A four-year-old girl went to a public clinic to get her rotten tooth removed and ended up dead.
An X-ray done after Sinenhlahla experienced breathing problems showed that a tooth was blocking her airway.
The incident is being investigated by the Gauteng health department after her family laid a complaint against the dentist at the Esangweni Community Health Centre in Tembisa on the East Rand. Yesterday, Sinenhlahla’s mother Thembisile Mabaso shed tears as her husband Nhlanhla Mabaso related the harrowing events that preceded their daughter’s death.
Sinenhlanhla had been booked to get her tooth extracted at the clinic on April 16.
“That morning, she was energetic and chatty as always. She was excited about getting a new toothbrush after visiting the dentist,” Mabaso said.
He said upon arrival at the clinic, they waited in a long queue before seeing a dentist. Mabaso said Sinenhlanhla started experiencing breathing problems while the procedure was being conducted.
“She was restless and kicking. I thought she was having a fit.”
He said staff at the clinic tried to assist her with an oxygen machine but her condition was not improving. Mabaso said they thought she was reacting to the anaesthetic she had been given. He said an ambulance arrived just after midday to transport his daughter to Tembisa Hospital where doctors attended to her and did an Xray, which showed that a tooth had blocked her airway.
In a complaint form which Sowetan has seen, Mabaso wrote: “I feel and believe I lost my daughter through the negligence of the dentist.”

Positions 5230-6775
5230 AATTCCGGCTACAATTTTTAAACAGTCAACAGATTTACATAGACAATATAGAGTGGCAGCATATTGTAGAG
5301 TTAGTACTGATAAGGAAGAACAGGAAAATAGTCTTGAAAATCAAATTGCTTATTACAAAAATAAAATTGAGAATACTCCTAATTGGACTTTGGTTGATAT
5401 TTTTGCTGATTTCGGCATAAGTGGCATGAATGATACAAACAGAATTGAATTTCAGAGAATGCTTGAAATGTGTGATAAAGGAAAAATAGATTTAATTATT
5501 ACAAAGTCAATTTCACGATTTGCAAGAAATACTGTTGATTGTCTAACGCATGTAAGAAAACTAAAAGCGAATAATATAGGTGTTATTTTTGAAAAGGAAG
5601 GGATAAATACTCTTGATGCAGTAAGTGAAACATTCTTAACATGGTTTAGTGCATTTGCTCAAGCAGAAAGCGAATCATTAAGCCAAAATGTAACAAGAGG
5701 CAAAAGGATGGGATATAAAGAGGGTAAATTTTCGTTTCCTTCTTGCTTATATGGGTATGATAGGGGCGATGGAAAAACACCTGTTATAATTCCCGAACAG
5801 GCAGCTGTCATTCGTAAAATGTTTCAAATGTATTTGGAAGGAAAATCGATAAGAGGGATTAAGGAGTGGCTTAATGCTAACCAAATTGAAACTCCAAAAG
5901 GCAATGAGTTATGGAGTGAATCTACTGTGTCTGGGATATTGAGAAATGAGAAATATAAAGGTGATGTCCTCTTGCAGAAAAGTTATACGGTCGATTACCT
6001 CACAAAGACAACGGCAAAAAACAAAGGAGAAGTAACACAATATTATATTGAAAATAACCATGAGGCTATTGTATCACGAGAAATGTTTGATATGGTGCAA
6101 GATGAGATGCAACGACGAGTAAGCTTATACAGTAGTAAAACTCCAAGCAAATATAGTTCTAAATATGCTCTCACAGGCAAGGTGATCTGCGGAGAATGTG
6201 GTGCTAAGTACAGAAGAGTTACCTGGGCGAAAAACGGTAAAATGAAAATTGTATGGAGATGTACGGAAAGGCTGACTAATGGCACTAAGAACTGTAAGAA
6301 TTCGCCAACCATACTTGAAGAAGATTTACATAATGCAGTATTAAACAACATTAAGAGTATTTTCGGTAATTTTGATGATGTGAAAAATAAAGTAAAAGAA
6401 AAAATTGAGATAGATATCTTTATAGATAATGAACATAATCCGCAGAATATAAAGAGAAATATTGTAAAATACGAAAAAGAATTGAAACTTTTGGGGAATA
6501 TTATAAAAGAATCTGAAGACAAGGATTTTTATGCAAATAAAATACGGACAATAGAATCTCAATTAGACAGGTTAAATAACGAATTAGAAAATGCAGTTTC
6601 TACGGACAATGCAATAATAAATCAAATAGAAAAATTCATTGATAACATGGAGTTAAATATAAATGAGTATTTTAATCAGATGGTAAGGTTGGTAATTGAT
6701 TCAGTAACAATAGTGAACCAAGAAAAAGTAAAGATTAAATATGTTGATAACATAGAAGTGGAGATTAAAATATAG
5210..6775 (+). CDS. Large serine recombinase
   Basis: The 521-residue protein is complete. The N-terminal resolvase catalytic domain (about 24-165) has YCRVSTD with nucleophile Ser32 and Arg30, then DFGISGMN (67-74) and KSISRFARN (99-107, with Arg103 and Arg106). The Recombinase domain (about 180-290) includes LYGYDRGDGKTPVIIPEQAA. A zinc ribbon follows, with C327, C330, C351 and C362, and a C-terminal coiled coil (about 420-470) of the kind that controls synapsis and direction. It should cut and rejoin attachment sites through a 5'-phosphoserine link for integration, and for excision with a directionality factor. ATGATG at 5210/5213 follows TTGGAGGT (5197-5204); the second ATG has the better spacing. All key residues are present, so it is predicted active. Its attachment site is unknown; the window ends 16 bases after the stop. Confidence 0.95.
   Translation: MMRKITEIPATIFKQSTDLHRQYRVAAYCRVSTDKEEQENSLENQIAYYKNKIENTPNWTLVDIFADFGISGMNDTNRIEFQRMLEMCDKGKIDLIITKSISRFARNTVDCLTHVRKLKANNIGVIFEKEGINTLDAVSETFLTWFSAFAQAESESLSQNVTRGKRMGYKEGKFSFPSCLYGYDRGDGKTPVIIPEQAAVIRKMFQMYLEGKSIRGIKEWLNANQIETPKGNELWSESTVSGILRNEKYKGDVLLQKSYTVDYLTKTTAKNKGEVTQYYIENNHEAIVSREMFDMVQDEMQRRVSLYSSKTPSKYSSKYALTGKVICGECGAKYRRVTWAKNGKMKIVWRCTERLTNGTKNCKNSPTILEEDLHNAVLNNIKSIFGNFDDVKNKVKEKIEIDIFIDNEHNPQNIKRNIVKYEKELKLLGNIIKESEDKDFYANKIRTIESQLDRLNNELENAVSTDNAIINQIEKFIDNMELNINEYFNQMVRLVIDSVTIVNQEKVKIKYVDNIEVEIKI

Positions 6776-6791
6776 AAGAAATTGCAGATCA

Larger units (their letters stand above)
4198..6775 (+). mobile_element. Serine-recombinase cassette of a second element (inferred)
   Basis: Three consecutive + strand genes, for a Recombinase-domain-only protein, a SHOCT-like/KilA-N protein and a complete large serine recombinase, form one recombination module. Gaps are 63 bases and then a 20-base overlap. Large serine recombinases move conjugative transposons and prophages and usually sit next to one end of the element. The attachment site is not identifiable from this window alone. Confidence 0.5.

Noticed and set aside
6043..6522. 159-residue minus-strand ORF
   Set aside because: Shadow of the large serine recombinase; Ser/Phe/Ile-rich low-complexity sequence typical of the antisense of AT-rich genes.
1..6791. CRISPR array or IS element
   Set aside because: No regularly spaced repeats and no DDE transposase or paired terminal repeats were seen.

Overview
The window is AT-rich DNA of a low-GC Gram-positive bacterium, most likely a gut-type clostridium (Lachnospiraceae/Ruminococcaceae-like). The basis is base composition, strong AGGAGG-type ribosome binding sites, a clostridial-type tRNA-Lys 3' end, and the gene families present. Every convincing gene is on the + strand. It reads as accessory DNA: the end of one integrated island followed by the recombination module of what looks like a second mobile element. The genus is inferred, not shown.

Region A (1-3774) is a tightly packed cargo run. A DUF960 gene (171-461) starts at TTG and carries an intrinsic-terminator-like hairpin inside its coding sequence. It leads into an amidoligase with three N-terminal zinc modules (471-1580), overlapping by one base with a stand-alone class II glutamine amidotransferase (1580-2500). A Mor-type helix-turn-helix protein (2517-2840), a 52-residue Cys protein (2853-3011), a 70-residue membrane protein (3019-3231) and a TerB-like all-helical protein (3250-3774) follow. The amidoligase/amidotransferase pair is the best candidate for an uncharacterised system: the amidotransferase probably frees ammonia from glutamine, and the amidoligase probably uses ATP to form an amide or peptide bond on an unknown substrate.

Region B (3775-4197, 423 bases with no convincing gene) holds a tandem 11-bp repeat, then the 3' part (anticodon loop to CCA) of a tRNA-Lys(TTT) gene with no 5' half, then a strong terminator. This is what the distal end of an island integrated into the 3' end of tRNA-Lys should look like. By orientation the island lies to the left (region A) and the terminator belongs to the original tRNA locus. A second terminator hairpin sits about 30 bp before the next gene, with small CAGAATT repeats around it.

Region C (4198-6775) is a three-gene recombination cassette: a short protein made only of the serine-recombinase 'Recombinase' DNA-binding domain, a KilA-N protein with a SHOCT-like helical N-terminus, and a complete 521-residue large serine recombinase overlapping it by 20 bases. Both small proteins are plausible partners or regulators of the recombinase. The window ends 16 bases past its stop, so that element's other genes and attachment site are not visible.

He said the dentist failed to tell the truth and inform other medical staff that the child swallowed the tooth. Mabaso said doctors told them they could not transport Sinenhlanhla to Steve Biko Hospital for surgery because their ambulances did not have equipment to keep her alive during the trip of about 40km. The family left the hospital around 6pm only to receive a call from hospital staff the next morning informing them that Sinenhlanhla had died.
“My heart was broken. My child was healthy when we left this house and now she is dead.” He said they wanted the department to pay for the funeral costs and bar the dentist from practicing.
“We cannot even afford to bury our child. The family in Mpumalanga is waiting for us to transport the body home for burial but we have no money.”
Mabaso also shared an SMS sent to him by the dentist on the day Sinenhlanhla died. It read: “I feel the pain you are feeling now. Lost my son when he was five. God always knows best. We are still trying to find answers.”
Sinenhlanhla’s aunt Samekelisiwe Mhlongo said: “We take our children to the clinic so that they can get help. We don’t take them there to die. As a family we want justice for our child.”
Mhlongo said they were waiting for the postmortem results before they can take legal steps against the department.
Provincial health spokesperson Lesemang Matuka said they would meet the dentist today. “The department is aware of the case and [it] is being thoroughly investigated.”